Norwich’s City of Literature status highlighted by its many links to authors longlisted for prestigious prize
- Credit: supplied by Baileys Women's Prize for Fiction
Norwich's many links to authors on the longlist for a prestigious writing prize highlight how the city really is a true City of Literature.
Six of the 16 writers in the running for this year's £30,000 Baileys Women's Prize for Fiction have connections to our fine city.
Sam Ruddock, programme manager at Writers' Centre Norwich, said: 'The Baileys Women's Prize for Fiction recognises writing by women across the world. That six of the writers longlisted this year have connections to Norwich demonstrates just what a world City of Literature we now are.
'From Rose Tremain who built her career as one of the UK's leading writers from the city, to Eimear McBride and Sarah Perry whose talent was kick-started by moving here in recent years, and Naomi Alderman who studied on UEA's renowned creative writing course, Norwich is a place where writers can thrive.
'This will only be enhanced as Dragon Hall morphs into the National Centre for Writing over the next 18 months. Margaret Atwood, also longlisted, is a patron of this project.'
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He added that both Sarah Perry and Eimear McBride would also be appearing at the Norfolk and Norwich Festival in May, as will fellow longlisted writer Madeleine Thien.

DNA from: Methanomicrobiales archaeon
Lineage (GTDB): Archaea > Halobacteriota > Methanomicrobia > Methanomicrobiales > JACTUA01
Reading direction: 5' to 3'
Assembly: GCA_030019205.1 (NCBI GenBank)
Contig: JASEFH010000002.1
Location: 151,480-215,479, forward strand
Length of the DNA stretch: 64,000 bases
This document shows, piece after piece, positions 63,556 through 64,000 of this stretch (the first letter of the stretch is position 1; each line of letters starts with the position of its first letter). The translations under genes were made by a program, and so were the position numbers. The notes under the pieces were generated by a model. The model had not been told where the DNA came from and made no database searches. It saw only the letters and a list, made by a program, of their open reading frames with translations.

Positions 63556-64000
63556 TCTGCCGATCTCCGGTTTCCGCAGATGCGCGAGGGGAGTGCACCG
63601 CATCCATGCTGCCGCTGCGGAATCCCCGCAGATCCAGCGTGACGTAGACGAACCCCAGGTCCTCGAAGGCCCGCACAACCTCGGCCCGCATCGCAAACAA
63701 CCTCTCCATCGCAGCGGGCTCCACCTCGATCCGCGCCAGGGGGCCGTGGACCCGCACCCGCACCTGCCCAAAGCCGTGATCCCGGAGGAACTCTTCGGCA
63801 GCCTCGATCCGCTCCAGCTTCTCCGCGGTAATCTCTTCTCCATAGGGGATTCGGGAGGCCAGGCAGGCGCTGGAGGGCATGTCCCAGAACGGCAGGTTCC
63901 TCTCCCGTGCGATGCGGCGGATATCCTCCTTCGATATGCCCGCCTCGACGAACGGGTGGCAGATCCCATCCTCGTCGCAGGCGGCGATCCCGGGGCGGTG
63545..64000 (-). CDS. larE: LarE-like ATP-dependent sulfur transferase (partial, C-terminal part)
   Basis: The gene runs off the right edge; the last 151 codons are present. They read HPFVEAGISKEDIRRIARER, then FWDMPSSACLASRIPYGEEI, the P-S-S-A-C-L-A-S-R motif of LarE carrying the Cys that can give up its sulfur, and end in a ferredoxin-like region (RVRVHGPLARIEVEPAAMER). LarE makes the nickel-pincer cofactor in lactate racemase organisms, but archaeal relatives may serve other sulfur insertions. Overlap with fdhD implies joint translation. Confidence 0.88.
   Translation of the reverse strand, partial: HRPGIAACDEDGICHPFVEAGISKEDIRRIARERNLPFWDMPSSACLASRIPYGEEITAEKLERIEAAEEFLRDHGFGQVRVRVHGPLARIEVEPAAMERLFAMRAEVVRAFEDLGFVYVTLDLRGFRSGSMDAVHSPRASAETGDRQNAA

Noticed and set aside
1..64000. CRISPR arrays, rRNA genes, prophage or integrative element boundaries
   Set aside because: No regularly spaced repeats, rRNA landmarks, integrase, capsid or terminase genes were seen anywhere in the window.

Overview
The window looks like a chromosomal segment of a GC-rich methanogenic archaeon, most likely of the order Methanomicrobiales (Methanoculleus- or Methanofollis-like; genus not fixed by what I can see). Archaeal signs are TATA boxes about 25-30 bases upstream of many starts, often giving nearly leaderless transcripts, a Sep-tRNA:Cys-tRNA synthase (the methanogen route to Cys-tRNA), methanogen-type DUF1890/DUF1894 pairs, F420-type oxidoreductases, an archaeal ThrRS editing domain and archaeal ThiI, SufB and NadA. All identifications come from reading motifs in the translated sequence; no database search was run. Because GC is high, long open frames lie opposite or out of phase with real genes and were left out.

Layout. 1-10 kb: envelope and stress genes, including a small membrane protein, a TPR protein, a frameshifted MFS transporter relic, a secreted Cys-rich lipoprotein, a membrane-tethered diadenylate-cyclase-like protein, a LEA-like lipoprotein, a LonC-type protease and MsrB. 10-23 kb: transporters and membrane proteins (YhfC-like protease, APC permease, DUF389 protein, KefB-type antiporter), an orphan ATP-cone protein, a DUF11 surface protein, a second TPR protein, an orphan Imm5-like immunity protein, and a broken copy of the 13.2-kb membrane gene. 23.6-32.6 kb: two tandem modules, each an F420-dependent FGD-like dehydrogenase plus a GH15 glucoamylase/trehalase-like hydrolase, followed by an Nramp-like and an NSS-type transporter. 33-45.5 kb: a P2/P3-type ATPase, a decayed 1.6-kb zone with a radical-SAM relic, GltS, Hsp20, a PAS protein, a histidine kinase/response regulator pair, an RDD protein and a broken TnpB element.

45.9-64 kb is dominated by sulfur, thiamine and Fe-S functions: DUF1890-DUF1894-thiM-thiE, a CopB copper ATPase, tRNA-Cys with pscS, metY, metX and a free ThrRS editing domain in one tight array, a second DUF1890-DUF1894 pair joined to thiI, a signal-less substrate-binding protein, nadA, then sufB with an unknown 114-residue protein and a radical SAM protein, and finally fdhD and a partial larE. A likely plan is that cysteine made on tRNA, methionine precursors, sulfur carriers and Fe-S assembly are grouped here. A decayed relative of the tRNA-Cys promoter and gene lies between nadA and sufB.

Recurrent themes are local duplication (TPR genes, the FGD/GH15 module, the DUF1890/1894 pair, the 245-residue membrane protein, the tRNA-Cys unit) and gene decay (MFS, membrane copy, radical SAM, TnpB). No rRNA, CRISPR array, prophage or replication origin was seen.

Eimear McBride has been longlisted for The Lesser Bohemians, a story of a drama student who falls violently in love with an older actor and both have troubling pasts. She previously won the award for her debut novel, A Girl is a Half-formed Thing in 2014.
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Rose Tremain, a former chancellor of the University of East Anglia, has been longlisted for The Gustav Sonata which asks about the difference between friendship and love, and between neutrality and commitment. She previously won the celebrated prize for her book The Road Home in 2008, when the award was known as the Orange Broadband Prize for Fiction.
Sarah Perry has been longlisted for The Essex Serpent which is set in 1893 and examines the Victorian conflict between science and religion. Naomi Alerman has been longlisted for The Power, Margaret Atwood for Hag-Seed, and Madeleine Thien for Do Not Say We Have Nothing.
The winner will be announced in June. For more information about the prize, visit www.womensprizeforfiction.co.uk